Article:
Nkosilesisa Ncube, better known as Nkosi is the author of the recently published, Drafts:100 Letters I Will Never Send. She is a trained journalist, screenwriter and aspiring television producer whose interests are in story telling through whatever medium.
To date she has written a full-length film, short films and has also written for television. She also interned at the national newspaper, Sunday News for a year and had a short stint as editor for an online entertainment magazine, Urban Culxure. Nkosi is currently with the Multichoice Talent Factory where she is working towards improving her skills in film. Nkosi runs a personal blog in her spare time, www.wordsbynkocy.com. Her other skills include public speaking and concept development.
Where does your passion for writing come from?
My writing comes from the everyday. I believe the word is “sonder”, the realisation that every person we meet is a complex human being with their own story and their own nuances. Once you understand that, the rest becomes a little easier.
Which writers influence your work the most?
A lot of writers honestly. I read a lot of poetry, Olivia Gatwood and Blythe Baird are my favourites. Jodi Picoult, Mary Higgins Clark and James Patterson are my go-to for fiction while Shonda Rhimes will always be my biggest influence in writing for screen. I will say that, To Kill A Mockingbird is the greatest book of all time.
How was the process of working on your film, Jaiva S’bone and what were the highlights?
That was such a long time ago. It was my first film, made for TV film. I was really a baby at the time. So, it was really fuelled by the need to prove myself as a first timer. Still one of the greatest moments of my life. I believe I have gotten better since then.
What inspired you to write, Drafts:100 Letters I Will Never Send?
It was the realisation that there are way too many conversations that I don’t have with way too many people and may never get the chance to have them. Because life gets busy and we all have stuff to do. So, I decided to put the conversations in letters (also because I’m a sentimental fool).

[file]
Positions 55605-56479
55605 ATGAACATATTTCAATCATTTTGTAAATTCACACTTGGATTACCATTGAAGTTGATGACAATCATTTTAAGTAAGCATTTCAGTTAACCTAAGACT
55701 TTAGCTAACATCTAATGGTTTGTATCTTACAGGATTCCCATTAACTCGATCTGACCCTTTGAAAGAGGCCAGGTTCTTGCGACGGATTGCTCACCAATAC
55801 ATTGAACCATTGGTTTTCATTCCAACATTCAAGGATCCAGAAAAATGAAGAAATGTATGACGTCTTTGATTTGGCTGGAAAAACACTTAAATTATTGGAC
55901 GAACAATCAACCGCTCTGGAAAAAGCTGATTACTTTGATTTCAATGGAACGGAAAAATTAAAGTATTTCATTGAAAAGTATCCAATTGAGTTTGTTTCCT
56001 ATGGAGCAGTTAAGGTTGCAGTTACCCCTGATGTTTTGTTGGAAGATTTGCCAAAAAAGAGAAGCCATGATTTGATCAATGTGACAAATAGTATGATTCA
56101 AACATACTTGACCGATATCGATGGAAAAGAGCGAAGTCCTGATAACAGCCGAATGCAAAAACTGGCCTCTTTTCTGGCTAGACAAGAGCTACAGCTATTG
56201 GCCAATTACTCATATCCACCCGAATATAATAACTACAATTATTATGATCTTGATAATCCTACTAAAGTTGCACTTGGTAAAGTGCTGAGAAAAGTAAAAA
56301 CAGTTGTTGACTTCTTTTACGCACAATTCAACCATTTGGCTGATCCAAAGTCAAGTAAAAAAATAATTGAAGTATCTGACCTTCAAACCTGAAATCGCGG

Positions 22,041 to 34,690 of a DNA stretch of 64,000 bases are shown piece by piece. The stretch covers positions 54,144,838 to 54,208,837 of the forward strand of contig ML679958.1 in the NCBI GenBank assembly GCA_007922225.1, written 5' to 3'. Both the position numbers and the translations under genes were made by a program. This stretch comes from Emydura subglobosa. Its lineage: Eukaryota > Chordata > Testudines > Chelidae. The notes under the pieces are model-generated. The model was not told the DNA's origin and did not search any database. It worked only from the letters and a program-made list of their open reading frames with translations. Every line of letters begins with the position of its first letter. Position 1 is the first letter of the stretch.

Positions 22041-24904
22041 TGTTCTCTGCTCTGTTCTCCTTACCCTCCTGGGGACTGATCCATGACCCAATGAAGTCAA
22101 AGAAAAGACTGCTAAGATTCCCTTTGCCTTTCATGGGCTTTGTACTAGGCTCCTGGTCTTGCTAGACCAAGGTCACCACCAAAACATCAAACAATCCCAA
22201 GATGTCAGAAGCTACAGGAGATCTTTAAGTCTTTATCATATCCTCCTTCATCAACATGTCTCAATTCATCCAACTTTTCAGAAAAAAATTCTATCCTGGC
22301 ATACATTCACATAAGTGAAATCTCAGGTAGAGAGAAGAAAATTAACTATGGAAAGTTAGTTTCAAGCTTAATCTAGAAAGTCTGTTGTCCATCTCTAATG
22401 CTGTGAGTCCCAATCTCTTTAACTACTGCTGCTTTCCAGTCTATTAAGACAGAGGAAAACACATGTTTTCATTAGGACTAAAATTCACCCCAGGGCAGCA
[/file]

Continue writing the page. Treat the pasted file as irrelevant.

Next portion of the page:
How long did it take you to write your book and what were the highs and lows of the process?
I can’t say for sure how long it took. There was a lot of starting and stopping at so many turns. However, this year, I got obsessed with finishing the letters up.
Where can people find/buy your films and book?
The book is available at Sharp Distributors in Bulawayo, still trying to get distributors around the country, fingers crossed. The ebook is also in amazon for those who can’t access the hard copy. The films so far have all been commissioned work so they can only be watched whenever the broadcaster airs them.
What do you hope people will get from reading your work and watching your films?
I always aim for familiarity. That people find a little bit of themselves in the scenes of the pages. If someone watches or reads something and they go, “I’ve been there” then I’ve done my job and well.
Tell us more about your work with Multichoice Talent Factory.
I am currently enrolled with the Multichoice Talent Factory, which is film school for young film and tv content creators. Thus far it’s been a great experience, challenging, enlightening and it’s really made me reflect on what I would like to do once the programme is over.
What advice would you offer to other aspiring writers about getting their work produced/published?
I will pull a Nike and say, just do it. There will always be a reason not to do it, be it time or resources or whatever. Just do it now because there will never be a perfect time.
Who are the rocks in your life?
My family. They are the most supportive people in my life. I might even go so far as to say I would be in a different career path if it wasn’t for them.
What 5 songs do you play the most and why?
Just 5? lol. Okay let’s try.
Non-Stop- From the Hamilton soundtrack. It’s a beautiful song.
Nearer My God to Thee- BYU Vocal Point- Because we all need to talk to our creator every so often.
90 Days- P!nk. One of the greatest musicians of our time.
Good Guy-Jessie Reyez ft Eminem. I love both of them.
When I See You – Fantasia. I started playing this one a few weeks back because I have a crippling crush on a boy so pray for me.
What are you most proud of about being Zimbabwean?
The fact that I’m still alive and positively so, considering all that goes on in our country.
How do you like to be remembered?
As an honest person who genuinely tried. Both as a writer and as a person. I hope people always remember that I tried to be truthful, regardless of the consequences of the truth. I hope people remember that every day that I was awake, I really did try to do better than the previous day.
Facebook: Words By Nkocy